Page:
Mold

 In Flash Fiction, Short Fiction, Stories

To The Honorable Sol d’Alchéme,

I realize that this is my fourth apprentice and I don’t mean to sound ungrateful, but he really will not do. It is necessary that I have someone appropriate for the Great Work. What follows are my grievances so far:

  1. An hour after asking Aramis Vaulin to finish cleaning the bile cylinders, I found him in the living room staring at the ceiling. When I asked him why he was avoiding his cleaning duties, he pointed to the wall where spider vines were growing and said, “Shouldn’t we clean those first?” (your honors — WE?!)
  2. After 3 days of seeing the same tattered overlong red shirt, I insisted that Aramis Vaulin wear his appropriate blue apprentice tunic. In response, he put on his tunic OVER his shirt as if it were a coat. Your honors, you know how integral color is to the Work — imagine how difficult it has been for me to see it disrespected in such a way on a daily basis.
  3. At eleven at night the evening previous (an hour belonging to the spirits and not the living as we all know), Aramis Vaulin knocked repeatedly at the door to my chambers until I let him in, after which he held up my most recent publication, the 4th tome of alchemical correspondences, revealing that he had MARKED several pages with RED INK, crossing out my words and adding his own diagrams of wings, petals, and planets to the margins. He indicated the vandalized passages and spoke over my horrified silence to say; “See, it’s this first moon phase in this decade that gets the rest of your calculations off…” In addition to this impetuous insult to my research, I was distressed since my private notes and records of current experimentation were also contained in this tome. It would be disastrous for an untrained apprentice to misinterpret such private writings.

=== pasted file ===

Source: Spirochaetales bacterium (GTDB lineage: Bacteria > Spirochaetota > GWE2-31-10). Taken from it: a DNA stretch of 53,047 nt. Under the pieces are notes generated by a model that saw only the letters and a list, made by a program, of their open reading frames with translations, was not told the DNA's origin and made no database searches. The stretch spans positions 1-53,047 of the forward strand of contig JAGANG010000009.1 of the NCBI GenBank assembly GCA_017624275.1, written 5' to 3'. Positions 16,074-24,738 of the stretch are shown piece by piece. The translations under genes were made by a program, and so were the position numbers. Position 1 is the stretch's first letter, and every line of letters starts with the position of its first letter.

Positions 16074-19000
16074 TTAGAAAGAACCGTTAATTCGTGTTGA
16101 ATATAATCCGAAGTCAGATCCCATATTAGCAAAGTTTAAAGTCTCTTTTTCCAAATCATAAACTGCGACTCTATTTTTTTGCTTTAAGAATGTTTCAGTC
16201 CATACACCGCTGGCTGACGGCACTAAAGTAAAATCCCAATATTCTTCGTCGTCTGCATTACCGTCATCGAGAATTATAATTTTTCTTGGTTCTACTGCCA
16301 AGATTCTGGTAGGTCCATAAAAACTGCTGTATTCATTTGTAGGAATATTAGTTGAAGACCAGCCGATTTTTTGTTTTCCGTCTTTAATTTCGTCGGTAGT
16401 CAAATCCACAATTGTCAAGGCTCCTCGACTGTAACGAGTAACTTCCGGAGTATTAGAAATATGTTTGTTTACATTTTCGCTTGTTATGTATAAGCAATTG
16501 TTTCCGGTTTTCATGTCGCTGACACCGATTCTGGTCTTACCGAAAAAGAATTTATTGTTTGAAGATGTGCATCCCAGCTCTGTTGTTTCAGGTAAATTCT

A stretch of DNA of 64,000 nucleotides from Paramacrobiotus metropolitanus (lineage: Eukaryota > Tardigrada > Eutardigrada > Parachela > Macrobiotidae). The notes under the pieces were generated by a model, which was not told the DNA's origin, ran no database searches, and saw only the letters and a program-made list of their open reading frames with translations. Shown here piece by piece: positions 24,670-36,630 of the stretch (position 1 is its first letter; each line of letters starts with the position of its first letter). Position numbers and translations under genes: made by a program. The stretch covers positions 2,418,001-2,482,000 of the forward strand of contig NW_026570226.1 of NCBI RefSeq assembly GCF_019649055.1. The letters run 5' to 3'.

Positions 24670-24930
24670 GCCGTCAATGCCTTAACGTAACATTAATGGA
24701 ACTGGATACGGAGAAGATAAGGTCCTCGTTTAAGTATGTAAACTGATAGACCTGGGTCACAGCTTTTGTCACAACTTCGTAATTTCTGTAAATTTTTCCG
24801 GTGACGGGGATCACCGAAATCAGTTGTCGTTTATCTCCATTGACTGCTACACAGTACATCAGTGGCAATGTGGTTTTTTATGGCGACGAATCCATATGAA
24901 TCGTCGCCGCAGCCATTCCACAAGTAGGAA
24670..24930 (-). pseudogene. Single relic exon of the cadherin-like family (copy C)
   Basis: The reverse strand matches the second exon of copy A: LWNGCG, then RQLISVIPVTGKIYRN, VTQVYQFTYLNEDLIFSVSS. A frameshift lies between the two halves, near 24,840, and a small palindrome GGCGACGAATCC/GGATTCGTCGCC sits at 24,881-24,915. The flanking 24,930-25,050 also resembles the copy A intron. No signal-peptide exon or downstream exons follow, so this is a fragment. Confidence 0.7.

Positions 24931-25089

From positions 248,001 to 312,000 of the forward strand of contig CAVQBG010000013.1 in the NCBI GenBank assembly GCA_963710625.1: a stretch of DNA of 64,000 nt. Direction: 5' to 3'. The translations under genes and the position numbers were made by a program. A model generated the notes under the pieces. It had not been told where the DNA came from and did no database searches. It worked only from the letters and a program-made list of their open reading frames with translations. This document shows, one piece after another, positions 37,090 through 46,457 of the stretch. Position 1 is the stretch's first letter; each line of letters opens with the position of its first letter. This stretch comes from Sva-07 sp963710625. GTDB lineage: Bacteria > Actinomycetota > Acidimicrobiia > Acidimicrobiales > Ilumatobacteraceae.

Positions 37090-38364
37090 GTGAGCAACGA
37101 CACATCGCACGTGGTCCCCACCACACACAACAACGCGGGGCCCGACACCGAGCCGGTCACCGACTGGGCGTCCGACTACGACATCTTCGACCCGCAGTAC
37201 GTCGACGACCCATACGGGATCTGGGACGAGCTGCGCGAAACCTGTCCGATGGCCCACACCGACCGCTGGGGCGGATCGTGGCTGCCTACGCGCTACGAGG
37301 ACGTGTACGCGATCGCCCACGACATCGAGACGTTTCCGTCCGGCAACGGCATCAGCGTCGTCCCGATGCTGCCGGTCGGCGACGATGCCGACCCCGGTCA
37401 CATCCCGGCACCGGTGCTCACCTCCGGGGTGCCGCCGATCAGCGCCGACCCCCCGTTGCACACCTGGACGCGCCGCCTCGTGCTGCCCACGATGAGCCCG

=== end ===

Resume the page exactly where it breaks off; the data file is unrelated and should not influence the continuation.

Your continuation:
Your honors, I can wholeheartedly reassure you that should you require additional incidences it would be my absolute pleasure to provide them. I have many, but as always, I am respectful of your time.

Please remove this apprentice from my property and replace him immediately,